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Better With Bacon

Be it loin or liver, pizza or patties, with sweets, sours or spice ~ bacon makes it better!

Sweeping the blogosphere as a hot and hungry-for food, bacon seems to appeal to both carnivores and epicures as comfort food.

It’s the flavor that makes thin ribbons of bacon an iconic food item. Chubby or wispy, tender or crispy, salty or sweet––it’s a deli counter chameleon and its delectability greets you with a smoky bouquet.

“No one ever mistakes the smell of bacon with anything else,” says Timothy Florek, a Neenah resident and bacon devotee. “Our evolved sense of taste will always accept bacon as an ‘improvement’ to the dish.”

And right here in the Fox Cities, restaurants have the menus to prove it.

Wrapped, Stuffed & Crumbled

Re-opening this past May, Johnathan’s Italian Bistro in Appleton has a menu dotted with bacon. For starters, Executive Chef Shawn Covill wraps shrimp with applewood bacon and adds an espresso glaze. “Shrimp by itself doesn’t have much flavor,” says Covill. “The fat in the bacon is where the flavor comes in.”

Crispy bacon is mixed with spring greens, candied pecans, gorgonzola and a creamy balsamic dressing for the popular Bistro Salad. The bacon is used for its texture contrast and to fuse sweet with smoky.

The leading entrée, an eight-ounce stuffed tenderloin, is packed with pancetta and roasted garlic. Pancetta, the Italian version of bacon, is aged in a salt rub and slow cured instead of smoked. “Cooking with the fat in bacon gives any dish the smoky and salty flavor,” Covill says.

Spats Food & Spirits pairs pork with pork in the bacon-wrapped pork tenderloins (two, six ounces each) and tops it with a cranberry pork relish. “Our chef says he can’t live without bacon,” says owner Bill Neubert.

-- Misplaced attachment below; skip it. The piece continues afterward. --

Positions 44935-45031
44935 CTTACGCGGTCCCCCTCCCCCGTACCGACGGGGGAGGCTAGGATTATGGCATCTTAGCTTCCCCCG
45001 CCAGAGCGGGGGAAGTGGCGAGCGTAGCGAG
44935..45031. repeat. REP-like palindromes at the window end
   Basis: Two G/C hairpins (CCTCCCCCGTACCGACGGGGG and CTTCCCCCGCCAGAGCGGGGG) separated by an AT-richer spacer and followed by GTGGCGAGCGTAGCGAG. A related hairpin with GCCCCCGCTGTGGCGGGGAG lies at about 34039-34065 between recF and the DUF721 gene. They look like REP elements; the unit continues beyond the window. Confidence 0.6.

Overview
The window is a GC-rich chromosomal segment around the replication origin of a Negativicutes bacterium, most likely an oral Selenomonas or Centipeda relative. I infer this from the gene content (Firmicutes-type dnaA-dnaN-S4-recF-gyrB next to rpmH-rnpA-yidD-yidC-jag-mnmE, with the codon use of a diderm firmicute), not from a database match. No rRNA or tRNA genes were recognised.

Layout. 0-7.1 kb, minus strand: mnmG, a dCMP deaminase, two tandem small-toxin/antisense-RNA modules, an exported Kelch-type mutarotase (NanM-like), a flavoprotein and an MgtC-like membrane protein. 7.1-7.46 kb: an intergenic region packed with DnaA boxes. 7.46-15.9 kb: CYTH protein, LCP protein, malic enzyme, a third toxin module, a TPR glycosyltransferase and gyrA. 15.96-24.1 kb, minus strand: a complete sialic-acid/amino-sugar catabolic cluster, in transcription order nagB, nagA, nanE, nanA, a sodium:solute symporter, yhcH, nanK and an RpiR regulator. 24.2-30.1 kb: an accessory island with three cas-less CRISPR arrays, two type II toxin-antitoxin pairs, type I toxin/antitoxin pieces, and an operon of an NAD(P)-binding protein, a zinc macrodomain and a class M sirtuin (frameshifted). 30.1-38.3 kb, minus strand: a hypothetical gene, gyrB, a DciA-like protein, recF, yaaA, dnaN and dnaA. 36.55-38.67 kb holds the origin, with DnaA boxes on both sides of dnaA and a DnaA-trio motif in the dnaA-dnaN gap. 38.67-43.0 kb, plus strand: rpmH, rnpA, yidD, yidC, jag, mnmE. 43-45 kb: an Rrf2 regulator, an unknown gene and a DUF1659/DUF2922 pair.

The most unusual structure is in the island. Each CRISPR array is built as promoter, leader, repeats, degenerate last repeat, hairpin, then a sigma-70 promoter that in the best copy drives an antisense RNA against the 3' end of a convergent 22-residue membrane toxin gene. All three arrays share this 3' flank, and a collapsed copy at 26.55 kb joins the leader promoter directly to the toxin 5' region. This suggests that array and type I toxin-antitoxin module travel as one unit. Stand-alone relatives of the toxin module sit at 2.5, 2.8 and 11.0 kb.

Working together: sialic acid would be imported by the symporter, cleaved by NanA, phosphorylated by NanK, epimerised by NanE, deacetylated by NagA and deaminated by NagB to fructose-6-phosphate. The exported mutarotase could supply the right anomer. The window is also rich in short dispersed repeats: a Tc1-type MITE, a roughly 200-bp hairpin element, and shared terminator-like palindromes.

Bacon can also be found in the liver and onions entrée and the “love me tender-loin,” which is stuffed with garlic-sautéed onions, mushrooms and melted mozzarella.

Four sandwiches and wraps bring the bacon, including the timeless BLT. The lunchtime Brittany Burger, topped with BBQ sauce, bacon, mozzarella cheese and an onion ring packs the crunch that is undeniably desired in a classic bacon burger.

Buttered Bun, Burger & Bacon

While on the topic of burgers, it’s no surprise that the bacon burger at Cinder’s Charcoal Grill in Appleton is the majority order.

“First thing at 9am, a big pan of bacon goes in the oven,” says Lynda Vanden Boogart, the Kensington location store manager.

Using thick-sliced, double-smoked bacon, Cinder’s bacon burger receives three slices atop a third-pound patty. “The bacon is fully cooked in the oven first and then thrown on the burger when grilled-to-order,” adds Vanden Boogart. “People come in for the bacon burger.” The Northwoods, Western and Cowboy burgers also promise bacon.

Pork on Pie

Where Italian comfort meets traditional meat, you get pizza with bacon.

Try the La Fiesta pizza at Glass Nickel Pizza Co. in Appleton made with salsa, refried bean sauce, bacon, corn, red onion, red pepper, extra cheddar cheese and your choice of meat.

“Baked beans and bacon–that’s been done before,” says owner Brian Glassel. “You have two old-school, familiar flavors that work well together.”

Eight pizzas on Glass Nickel’s menu include bacon. The Couch Potato pie (shown at left) “just wouldn’t be the same without bacon,” Glassel adds. Mocking a baked potato, bacon accompanies cheese, wedge fries, broccoli and a side of sour cream.

Opening on May 20, the Cardiac Arrest was ordered more than any other pizza on the very first night. It’s the number one order at its Green Bay location.

A meat lover’s favorite, the Cardiac features the classic red sauce, crumbled bacon, ham, pepperoni, sausage and extra cheese. Glassel recommends taking off the pepperoni and doubling up on bacon to maximize the bacon in your bite.